Go. Buy it. As soon as you can. I might buy it again so I can see the pictures. But then, I kind of loved that they were blurry. But I'm weird.

  • Chris

    I don’t know if it’s specifically American problem, but let me tell you, this is one of the worst memoirs I’ve read. (Seriously America, do you honestly find this

    O.o) And I’ll tell you why, I’m not just saying this because of some misplaced sense of spite, ok?

    When I first heard about this book, I was very excited – it sounded like a real good reading material

    it had an awesome cover to boost with too.

    From the very beginning though, I realized it would be far from t

    I don’t know if it’s specifically American problem, but let me tell you, this is one of the worst memoirs I’ve read. (Seriously America, do you honestly find this

    O.o) And I’ll tell you why, I’m not just saying this because of some misplaced sense of spite, ok?

    When I first heard about this book, I was very excited – it sounded like a real good reading material

    it had an awesome cover to boost with too.

    From the very beginning though, I realized it would be far from the book I expected. I have no idea who this individual(Jenny Lawson) is, but the whole book was one big mess, full of stories that were meant to be funny and unique (but were neither). Every single story felt forced and exaggerated. The author couldn’t stop herself from constantly reminding and insisting her childhood was unique and that she’s gone through SO MUCH and so on and so on…

    Well, be sure it’s not. Maybe for someone living in modern America it’s rarity to have to collect water in a cistern or to have wild animals for pets, etc, etc. But for the rest of the world it’s daily occurrences. The only thing that this book makes me want is to slap the oh, so great nation of “liberty” and shout “

  • karen

    **edited...with content!**

    watch your fucking back, sloane crosley...this lady is

    -funny, not "boys tell me i am funny at parties because i am pretty" funny.

    i am so glad that

    and it encouraged me to pick up my ARC and get into it far earlier than i ordinarily would have. BUT NOT EARLIER THAN I WOULD HAVE HAD I ACTUALLY WON THIS THROUGH THE FIRSTREADS PROGRAM, WHICH IS HOW THIS SHOULD HAVE GONE DOWN, GOODREADS!STOP WITH THE SNUBBING ALREADY!

    i had never heard of jenny

    **edited...with content!**

    watch your fucking back, sloane crosley...this lady is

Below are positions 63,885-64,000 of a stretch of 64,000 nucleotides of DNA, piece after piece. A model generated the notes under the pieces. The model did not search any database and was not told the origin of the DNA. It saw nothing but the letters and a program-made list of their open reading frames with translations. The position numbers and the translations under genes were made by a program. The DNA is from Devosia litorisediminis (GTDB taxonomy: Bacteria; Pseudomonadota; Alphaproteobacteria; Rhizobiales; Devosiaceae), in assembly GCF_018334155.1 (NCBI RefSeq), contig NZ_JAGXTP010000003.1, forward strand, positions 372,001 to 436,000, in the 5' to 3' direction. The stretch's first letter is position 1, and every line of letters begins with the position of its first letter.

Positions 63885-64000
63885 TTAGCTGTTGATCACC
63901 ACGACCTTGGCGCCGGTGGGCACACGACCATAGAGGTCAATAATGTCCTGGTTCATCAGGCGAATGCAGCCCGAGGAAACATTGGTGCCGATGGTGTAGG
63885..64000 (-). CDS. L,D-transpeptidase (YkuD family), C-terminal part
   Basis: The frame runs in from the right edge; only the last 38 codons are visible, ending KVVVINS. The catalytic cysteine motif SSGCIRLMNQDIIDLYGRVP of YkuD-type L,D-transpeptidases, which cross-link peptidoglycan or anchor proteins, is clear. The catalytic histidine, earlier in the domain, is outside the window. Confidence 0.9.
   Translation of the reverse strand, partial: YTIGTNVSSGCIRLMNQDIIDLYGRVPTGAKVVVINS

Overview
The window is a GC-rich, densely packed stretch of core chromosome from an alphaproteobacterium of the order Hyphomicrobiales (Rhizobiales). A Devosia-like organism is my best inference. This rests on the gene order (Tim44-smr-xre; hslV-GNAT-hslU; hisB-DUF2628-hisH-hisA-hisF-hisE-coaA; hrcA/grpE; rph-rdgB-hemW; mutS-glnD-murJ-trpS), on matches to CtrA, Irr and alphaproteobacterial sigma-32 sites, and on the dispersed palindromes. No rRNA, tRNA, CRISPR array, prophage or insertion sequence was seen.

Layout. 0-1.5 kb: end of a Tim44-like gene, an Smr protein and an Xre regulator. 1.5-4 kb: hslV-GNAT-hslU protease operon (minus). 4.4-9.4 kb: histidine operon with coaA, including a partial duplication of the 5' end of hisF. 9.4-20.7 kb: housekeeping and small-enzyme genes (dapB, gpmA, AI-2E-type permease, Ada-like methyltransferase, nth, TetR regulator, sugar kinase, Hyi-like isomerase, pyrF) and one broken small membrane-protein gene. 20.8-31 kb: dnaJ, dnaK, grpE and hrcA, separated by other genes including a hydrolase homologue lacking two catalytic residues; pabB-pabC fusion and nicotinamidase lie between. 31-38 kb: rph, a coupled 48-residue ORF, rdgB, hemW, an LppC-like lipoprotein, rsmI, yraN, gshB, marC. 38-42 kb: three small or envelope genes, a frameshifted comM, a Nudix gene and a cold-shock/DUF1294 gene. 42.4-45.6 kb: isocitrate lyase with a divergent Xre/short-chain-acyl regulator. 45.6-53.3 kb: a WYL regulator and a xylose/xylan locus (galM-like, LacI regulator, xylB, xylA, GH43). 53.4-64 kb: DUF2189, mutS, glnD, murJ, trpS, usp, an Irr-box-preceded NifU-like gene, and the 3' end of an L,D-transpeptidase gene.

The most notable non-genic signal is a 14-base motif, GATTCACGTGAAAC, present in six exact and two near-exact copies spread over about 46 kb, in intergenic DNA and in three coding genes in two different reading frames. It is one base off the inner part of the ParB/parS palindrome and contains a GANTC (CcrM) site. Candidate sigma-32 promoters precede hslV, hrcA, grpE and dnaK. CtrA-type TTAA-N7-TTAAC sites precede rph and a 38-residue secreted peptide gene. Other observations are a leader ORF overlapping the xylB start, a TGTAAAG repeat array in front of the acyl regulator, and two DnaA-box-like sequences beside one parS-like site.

-funny, not "boys tell me i am funny at parties because i am pretty" funny.

    i am so glad that

    and it encouraged me to pick up my ARC and get into it far earlier than i ordinarily would have. BUT NOT EARLIER THAN I WOULD HAVE HAD I ACTUALLY WON THIS THROUGH THE FIRSTREADS PROGRAM, WHICH IS HOW THIS SHOULD HAVE GONE DOWN, GOODREADS!STOP WITH THE SNUBBING ALREADY!

    i had never heard of jenny lawson before, but now i can't stop thinking about her. in a non-creepy way. i think. it's hard for me to gauge my own creepiness when "enthusiastic" can often come across as "creepy." i am pretty sure i am just enthusiastic.

    and it wasn't love at first sight. there were a couple of things in the introduction and first essay that made me wince and hope that some of the "look how hard i am trying!!" missteps would be toned down before publication. i have no way of knowing whether they were. well, i do, but i am lazy. but there were still some genuinely funny moments, and i was on board as she recounted episodes from her childhood with her well-meaning taxidermist father and the...gifts and ...surprises... he would supply for her and her sister. oh, dear. i mean, a lot of the stories sound wonderful and magical like having goats and porcupines and raccoons just hanging out inside the house, wandering around, but for every story featuring a raccoon in jams, there is a story about accidentally running face-first into the carcass of a deer being hosed down in the backyard. and vomiting. inside the carcass of the deer.

    there's no way to come back from that, really.